The cartoonist Larry Alcala created many unforgettable characters for “komiks.” The waste artist, Asiong Aksaya (“Wasteful Asiong”), currently comes to mind because his antics reinforce the realization that actions incur consequences, especially for resources that are far from finite.
In the Feb. 1, 1979 issue of the “komiks” strip in issue no. 858 of the “Tagalog Klasiks,” Asiong is squirting water with a hose on the street outside his home. When a neighbor comments about the water being wasted, Asiong replies that he is watering the street because it is so dusty.
When his neighbor observes that Asiong is watering his garden morning and afternoon, the latter replies that he needs to as the water quickly dries in the heat of the day.
His neighbor gives up and says in parting that they must be conserving water to prepare for the coming drought. The next day, Asiong is back at the roadside, using a hose to spray thick dark liquid on the road.
I replaced the water with gasoline because you, my friend, have pointed out that we should not waste water, says Mr. Asiong Aksaya to his flabbergasted friend.
National Artist for Visual Arts Larry Alcala hardly exaggerated the wastefulness of some people for whom water is a resource that is taken for granted. Asiong Aksaya’s practice of brushing his teeth while leaving a faucet open until he finishes the ritual is not unheard of among some Filipinos.
In actual life, wasteful consumption of water is not just an irksome idiosyncrasy of the clueless and entitled.
It is a mindset and behavior that jeopardizes the sustainability and safety of the public in the light of the scarcity of water and its short-term consequences and long-term impact on society and the ecology.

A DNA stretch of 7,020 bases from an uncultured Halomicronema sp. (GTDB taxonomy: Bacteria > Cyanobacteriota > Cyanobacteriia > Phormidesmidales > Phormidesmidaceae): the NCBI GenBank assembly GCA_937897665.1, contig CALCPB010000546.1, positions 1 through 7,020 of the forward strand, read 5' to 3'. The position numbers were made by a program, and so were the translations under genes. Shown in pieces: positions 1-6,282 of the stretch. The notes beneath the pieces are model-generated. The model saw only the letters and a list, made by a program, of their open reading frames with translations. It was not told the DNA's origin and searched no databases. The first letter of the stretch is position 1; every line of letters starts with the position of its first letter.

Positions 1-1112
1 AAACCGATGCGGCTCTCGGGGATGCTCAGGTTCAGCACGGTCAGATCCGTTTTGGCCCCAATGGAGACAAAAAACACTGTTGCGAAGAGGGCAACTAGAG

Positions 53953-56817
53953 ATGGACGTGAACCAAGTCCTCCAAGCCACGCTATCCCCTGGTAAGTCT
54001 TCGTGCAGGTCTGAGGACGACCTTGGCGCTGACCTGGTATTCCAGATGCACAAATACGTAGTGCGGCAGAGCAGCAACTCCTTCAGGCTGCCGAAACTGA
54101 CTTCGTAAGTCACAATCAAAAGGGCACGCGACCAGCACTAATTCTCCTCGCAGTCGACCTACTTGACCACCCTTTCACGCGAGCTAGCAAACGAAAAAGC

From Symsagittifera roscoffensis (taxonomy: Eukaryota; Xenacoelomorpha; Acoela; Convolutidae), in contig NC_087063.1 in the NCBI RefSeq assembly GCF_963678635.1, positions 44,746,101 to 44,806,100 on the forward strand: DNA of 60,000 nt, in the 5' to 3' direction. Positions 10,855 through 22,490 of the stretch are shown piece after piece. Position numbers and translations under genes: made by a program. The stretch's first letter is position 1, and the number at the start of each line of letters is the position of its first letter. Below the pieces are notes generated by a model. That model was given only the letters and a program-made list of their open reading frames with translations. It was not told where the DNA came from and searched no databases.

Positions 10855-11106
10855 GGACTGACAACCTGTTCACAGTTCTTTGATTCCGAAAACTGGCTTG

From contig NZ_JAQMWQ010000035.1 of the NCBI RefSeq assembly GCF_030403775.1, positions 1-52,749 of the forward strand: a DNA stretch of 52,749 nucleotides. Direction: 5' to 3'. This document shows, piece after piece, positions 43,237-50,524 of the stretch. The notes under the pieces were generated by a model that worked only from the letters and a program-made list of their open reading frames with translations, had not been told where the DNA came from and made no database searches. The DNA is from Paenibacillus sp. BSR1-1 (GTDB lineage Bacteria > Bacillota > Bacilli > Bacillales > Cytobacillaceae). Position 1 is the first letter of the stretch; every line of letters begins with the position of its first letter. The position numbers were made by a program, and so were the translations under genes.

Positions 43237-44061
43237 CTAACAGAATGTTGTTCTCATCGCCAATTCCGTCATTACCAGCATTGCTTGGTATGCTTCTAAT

Bankal, Lapu-Lapu City residents of a village store water because faucets release only a trickle or no water at all within the day, especially on weekends and holidays when more people remain at home and carry out chores, such as the washing of clothes.
Although the cost of water from the subdivision’s in-house water provider rose several times over the years, the volume of water supplied during peak hours of water usage dropped or became intermittent, most likely as the number of residents increased in the village.
Water production in Cebu City has also gone down, according to a SunStar Cebu April 30, 2023 report by Mildred V. Galarpe and Katlene O. Cacho.
In an interview with the SunStar Cebu team, Minerva Gerodias, spokesperson of the Metropolitan Cebu Water District (MCWD), said that since the end of March, which marks the start of the hot, dry season, surface water supplies of the firm have gone down, resulting in the MCWD supplying less than half of the daily water needs of Metro Cebu.
The drastic reduction of water affects everyone. Residents have to spend time and resources to store water in anticipation of faucets staying dry or reduced to trickling.
Productivity is affected, especially for those who have to store water when one is supposed to be resting or carrying out chores.
Increased expenditure for water affects businesses, which will pass on the cost to consumers.
One of the worst news is the looming 60-percent water price hike that the MCWD anticipates to implement by July, after this is approved by the Local Water Utilities Administration.
MCWD officials say that the proposed water price increase will cover the firm’s ongoing and future projects to improve water supply and other services to the public.
The rising cost and scarcity of water should wake the Asiong Aksayas among us. Closing the gap between the haves and have-nots demands that the mindset of all stakeholders should be to value water as an essential and diminishing resource.
More importantly, given that there is no substitute for water, good governance is needed to ensure that everyone has fair access and shared responsibility to efficiently use and reuse this resource.
INVALUABLE. “Although it’s difficult to accept price increases, the costliest water is no water at all,” said Charles Kenneth Co, president of Cebu Chamber of Commerce and Industry, in the April 30, 2023 SunStar Cebu report. / FILE
April 30, 2023
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